Taurine deficiency causes infertility in males, research reports

Taurine deficiency causes infertility in males, research reports

A study, published in The FEBS Journal, states that taurine deficiency causes infertility in males. The researchers from the University of Tsukuba and Cornell University report the discovery of a cell volume regulator in sperm cells which helps sustain their shape and fertility. The respective study reveals that taurine deficiency can deform sperms, leading to infertility in males.

Taurine is an essential amino acid, often found in the heart, blood, retina, and platelets. It is biosynthesized by the male reproductive organ. Thus, it is abundantly found in the male reproductive system.

It aids various bodily functions and maintains the overall health of an individual. In addition, it regulates fluids and minerals in the blood, supporting the function of eyes, nerves, muscles, and heart.

The researchers of the study employed male rats of different ages. The rats were offered water with taurine and a taurine transport inhibitor. The researchers investigated the effect of taurine by observing,

  • The testis marker enzymes
  • Sperm quality
  • Reproductive hormones

A corresponding author of the research named Atsushi Asano explained that there are sensor mechanisms within cells that compensate for the changes in their osmotic environment. He further added that cells, without these compensatory sensors, experience excessive volume changes.

These extreme volumetric changes lead to a ruptured membrane or other morphological problems. These types of sensors are fairly common in all cells, but they play a significant role in the function of sperm cells.

The study found that cysteine dioxygenase (CDO) is crucial for fertility. Infertile mice lack CDO. However, the male mice with an abundant volume of CDO were reproductively healthy.

CDO is a protein that produces taurine and plays a key role in osmosis. The study suggested that male mice, tagged as infertile, had less taurine in their sperm compared to others. In addition, the researchers found that infertile male mice exhibited lower levels of CDO that ruptured the shape and overall health of sperm cells.

The CDO-deficient mice were nearly twice as likely to have a deformed tail when placed in the environment of a uterus. However, supplementing the mice with extra taurine, strikingly, neutralized the defect.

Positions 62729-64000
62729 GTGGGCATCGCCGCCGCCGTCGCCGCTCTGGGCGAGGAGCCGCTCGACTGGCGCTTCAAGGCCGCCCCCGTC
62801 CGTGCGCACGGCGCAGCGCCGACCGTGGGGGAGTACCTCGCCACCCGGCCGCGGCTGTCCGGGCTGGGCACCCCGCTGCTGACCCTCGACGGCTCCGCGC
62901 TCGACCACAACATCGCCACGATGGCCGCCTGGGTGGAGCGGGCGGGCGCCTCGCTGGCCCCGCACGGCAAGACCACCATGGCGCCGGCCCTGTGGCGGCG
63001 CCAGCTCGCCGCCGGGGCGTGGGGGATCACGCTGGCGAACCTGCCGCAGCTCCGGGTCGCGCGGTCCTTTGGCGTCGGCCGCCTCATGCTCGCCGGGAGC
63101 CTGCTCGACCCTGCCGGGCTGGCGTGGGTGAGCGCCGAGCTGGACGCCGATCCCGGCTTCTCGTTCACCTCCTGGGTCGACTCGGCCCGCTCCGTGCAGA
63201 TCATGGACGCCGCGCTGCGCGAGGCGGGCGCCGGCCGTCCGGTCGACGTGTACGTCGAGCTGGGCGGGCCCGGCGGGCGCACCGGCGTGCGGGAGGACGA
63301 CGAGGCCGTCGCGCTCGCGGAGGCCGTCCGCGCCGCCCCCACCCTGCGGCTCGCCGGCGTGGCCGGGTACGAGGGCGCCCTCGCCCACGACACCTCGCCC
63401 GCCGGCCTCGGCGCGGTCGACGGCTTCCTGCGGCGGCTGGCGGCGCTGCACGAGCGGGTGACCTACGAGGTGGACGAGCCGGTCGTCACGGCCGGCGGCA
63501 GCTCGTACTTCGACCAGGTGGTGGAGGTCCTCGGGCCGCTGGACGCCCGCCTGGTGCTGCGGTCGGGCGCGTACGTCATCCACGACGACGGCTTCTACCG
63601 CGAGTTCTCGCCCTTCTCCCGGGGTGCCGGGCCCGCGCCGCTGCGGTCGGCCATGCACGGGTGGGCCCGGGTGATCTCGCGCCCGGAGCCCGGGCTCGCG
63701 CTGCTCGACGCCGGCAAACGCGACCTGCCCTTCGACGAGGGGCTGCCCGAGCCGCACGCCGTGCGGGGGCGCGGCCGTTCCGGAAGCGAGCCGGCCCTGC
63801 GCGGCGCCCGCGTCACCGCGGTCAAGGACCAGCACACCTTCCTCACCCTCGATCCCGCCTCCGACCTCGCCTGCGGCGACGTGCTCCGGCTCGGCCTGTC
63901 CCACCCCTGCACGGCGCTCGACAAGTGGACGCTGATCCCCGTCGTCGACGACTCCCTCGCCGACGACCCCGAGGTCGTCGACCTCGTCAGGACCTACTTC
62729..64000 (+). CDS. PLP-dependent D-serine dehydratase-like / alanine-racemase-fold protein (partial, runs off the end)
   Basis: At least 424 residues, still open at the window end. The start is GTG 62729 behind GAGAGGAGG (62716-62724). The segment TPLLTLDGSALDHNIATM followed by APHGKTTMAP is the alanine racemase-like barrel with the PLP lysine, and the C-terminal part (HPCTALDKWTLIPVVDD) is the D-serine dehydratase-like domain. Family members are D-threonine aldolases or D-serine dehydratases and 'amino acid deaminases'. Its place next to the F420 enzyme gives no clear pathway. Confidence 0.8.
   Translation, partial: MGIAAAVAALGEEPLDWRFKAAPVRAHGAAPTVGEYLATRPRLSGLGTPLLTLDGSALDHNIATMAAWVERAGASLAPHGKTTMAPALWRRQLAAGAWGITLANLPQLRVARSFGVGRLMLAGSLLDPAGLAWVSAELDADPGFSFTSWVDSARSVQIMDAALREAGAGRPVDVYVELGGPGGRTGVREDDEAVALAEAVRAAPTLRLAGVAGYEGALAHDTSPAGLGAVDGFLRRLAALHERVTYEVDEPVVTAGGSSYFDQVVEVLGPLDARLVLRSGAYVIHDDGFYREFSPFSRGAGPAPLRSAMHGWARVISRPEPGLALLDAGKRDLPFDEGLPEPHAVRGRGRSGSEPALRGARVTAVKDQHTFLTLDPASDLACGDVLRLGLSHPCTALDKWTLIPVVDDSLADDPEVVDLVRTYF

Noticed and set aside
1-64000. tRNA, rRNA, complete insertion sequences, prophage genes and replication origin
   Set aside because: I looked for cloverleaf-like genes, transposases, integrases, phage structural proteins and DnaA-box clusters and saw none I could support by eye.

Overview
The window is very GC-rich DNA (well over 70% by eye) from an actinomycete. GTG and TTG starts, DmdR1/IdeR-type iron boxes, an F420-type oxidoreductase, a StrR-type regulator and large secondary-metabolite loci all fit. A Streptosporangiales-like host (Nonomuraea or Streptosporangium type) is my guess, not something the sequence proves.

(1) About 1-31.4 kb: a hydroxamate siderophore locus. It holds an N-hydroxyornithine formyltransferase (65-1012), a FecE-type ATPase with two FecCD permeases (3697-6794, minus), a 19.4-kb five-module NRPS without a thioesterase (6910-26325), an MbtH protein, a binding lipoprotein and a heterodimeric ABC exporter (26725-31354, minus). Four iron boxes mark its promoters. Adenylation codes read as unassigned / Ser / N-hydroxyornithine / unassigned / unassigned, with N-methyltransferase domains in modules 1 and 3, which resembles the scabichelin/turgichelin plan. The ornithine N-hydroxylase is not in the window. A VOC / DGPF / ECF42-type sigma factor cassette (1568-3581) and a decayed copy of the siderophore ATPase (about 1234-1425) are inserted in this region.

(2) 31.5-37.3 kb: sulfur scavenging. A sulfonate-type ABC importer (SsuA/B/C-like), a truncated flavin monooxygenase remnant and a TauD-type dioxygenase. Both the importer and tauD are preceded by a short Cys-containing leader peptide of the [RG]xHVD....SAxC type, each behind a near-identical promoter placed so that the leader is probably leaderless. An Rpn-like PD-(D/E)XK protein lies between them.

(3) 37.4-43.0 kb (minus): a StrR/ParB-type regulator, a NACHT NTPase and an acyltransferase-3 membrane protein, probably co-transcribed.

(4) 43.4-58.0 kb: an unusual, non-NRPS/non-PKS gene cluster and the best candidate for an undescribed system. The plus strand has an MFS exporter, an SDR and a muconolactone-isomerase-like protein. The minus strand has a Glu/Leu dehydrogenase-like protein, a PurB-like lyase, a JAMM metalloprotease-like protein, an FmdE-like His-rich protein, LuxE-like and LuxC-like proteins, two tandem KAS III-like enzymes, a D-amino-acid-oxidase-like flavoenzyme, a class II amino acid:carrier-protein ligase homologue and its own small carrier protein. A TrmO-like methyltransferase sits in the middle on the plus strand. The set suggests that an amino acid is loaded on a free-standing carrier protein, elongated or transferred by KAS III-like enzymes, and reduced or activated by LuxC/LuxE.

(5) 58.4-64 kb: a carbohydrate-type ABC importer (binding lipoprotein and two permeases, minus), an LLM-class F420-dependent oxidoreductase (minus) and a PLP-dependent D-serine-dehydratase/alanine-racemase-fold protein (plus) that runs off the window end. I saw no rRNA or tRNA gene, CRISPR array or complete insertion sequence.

Ai Ushiyama, the co-author of the study, states that the absorption process is an important survival strategy for sperm during fertilization. This is because mature sperms cannot produce proteins on their own.

The findings of the study convincingly prove that taurine is essential to the fertilization process. However, what exactly taurine was doing in the sperm cells is still to be figured out.

Thus the researchers concluded that CDO is a critical enzyme in the synthesis of taurine. It serves as a pivotal mechanism in male fertility. Taurine production in a sperm cell helps it to survive osmosis inside the uterus.

The findings of the study recommend consuming more taurine-rich foods and taking taurine supplements. Shellfish, specifically mussels, scallops, and clams contain the highest amount of taurine. In addition, chicken liver, salami, bologna, veal, and lamb contain a significant amount of taurine as well. Cooking possibly has no adverse effect on the level of taurine in food.

Apart from taurine deficiency, unhealthy habits such as smoking and drinking alcohol also aid in male infertility. People must avoid these habits and go for a healthy diet with regular exercise in order to maintain an overall good reproductive health.

Avatar

The author is a Medical Microbiologist and healthcare writer. She is a post-graduate of Medical Microbiology and Immunology. She covers all content on health and wellness including weight loss, nutrition, and general health. Twitter @Areeba94789300

Leave a Reply
Your email address will not be published. *

This site uses Akismet to reduce spam. Learn how your comment data is processed.

error: Content is protected !!
4 Shares
Tweet
Pin
Share4